State sanctions Hershey’s labor recruiter CETUSA for exploitation, retaliation
WASHINGTON, D.C., Feb. 2, 2012—Today, in a vindication of the six-month campaign by the National Guestworker Alliance (NGA), the U.S. State Department announced it had barred major student guestworker recruiter CETUSA from the J-1 summer work travel visa program.
The State Department is also considering major structural changes to the J-1 program, which the NGA has pressed to protect future student workers.
CETUSA had sourced student workers into exploitation at the Hershey’s Chocolate plant in Palmyra, PA. Students organized to stop abuses, and demanded that Hershey’s turn the temporary jobs filled by J-1s back into living wage jobs for local workers. CETUSA responded with threats and retaliation.
“The State Department’s ban on CETUSA is a big win for the students, and a blow against the larger trend of labor recruiters and companies using guestworkers to hollow out industries and undercut wages and conditions all over America,” said NGA Director Saket Soni.
“Corporations like Hershey’s and labor recruiters like CETUSA have turned the J-1 cultural exchange program into the country’s largest guestworker program, and profited from captive workers earning low wages,” Soni said.
In August 2011, on the eve of the Occupy movement, student guestworkers at the Hershey’s packing plant joined the NGA and held a factory occupation—making the pages of the New York Times, Newsweek, and The Washington Post.
The jobs at the Hershey’s Chocolate plant had once been union jobs that came with rights, respect, and a living wage. Hershey’s subcontracted the jobs, and labor recruiter CETUSA provided Hershey’s with students on J-1 visas to work back-breaking shifts at low wages.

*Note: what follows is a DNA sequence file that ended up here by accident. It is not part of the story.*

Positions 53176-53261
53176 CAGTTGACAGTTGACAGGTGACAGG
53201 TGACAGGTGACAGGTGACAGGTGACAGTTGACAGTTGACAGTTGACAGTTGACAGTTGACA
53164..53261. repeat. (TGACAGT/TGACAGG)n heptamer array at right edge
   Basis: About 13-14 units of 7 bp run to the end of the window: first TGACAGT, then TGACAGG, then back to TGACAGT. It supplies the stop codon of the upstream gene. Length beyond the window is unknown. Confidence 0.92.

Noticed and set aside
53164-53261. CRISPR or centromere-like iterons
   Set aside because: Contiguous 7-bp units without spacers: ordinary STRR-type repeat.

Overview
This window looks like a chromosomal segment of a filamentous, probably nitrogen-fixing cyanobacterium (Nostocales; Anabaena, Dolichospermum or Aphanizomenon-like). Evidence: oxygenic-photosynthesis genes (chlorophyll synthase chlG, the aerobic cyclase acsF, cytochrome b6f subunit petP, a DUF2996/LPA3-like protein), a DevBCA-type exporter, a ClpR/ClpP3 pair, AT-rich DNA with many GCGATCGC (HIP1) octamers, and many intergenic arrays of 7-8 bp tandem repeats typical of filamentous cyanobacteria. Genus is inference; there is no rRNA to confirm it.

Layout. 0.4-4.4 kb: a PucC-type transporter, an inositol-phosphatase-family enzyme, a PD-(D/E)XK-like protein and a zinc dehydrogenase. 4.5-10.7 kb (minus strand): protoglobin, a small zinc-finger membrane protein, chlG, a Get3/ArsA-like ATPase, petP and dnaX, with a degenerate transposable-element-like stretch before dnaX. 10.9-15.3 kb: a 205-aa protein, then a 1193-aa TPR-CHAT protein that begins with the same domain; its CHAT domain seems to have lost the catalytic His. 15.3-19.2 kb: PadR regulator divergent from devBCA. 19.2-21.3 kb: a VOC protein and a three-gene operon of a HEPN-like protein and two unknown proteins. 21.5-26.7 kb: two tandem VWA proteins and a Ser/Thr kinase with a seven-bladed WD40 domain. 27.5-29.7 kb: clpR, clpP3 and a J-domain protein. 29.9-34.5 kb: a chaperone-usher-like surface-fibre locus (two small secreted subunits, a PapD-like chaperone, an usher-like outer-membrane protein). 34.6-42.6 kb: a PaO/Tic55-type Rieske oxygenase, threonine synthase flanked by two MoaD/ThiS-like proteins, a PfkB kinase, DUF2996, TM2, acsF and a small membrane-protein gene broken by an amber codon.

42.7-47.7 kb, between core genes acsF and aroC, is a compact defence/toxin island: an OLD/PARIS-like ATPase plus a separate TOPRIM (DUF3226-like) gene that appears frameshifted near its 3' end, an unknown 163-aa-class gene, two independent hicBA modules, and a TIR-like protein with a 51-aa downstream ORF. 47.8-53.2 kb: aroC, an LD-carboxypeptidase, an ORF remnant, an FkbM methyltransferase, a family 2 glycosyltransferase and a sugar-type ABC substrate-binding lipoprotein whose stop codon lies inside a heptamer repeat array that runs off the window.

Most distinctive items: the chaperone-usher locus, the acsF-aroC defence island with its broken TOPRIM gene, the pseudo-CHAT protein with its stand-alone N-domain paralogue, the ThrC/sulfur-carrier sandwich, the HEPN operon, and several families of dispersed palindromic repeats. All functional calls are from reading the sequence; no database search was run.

Students had paid thousands of dollars for the opportunity to come to the U.S., believing they were coming for a cultural exchange.
“I hope this sends a clear message to other recruiters like CETUSA: we will NOT be your captive workers,” said Harika Duygu Ozer, an NGA member and former J-1 student worker at the Hershey’s plant from Turkey. “Now the State Department needs to make laws so that the next group of workers that are made captive by recruiters don’t have to risk being fired and deported or go on strike, just to get their basic rights respected.”
Chen Wen, an NGA member and former J-1 student worker at the Hershey’s plant from China, said: “The most important thing is that the State Department make changes that improve and restore faith in the J-1 program. We can prevent another CETUSA from happening if the State Department has real rules to govern the program and create a real cultural exchange program.”
The NGA brought a State Department complaint on behalf of the student guestworkers, providing overwhelming evidence of abuses by Hershey’s subcontractors and recruiter. The NGA triggered four federal investigations including the State Department’s, proposed key policy and regulatory changes in the J-1 program, and convened national immigration and labor advocacy organizations to call on the State Department to shut CETUSA down.
“The State Department’s broader changes to the J-1 visa program have to protect the right to organize for guestworkers,” said Jennifer J. Rosenbaum, NGA Legal Director. “As lawmakers and candidates talk about expanding guestworker programs, the Hershey’s story reminds us that if guestworkers don’t have the right to organize, wages and conditions fall for all workers.”
The National Guestworker Alliance is a membership organization of guestworkers engaging in workplace fights across many industries to win dignified conditions, just migration policy, and new rights and protections for all workers.
CONTACT: Stephen Boykewich, c. 718-791-9162, email@example.com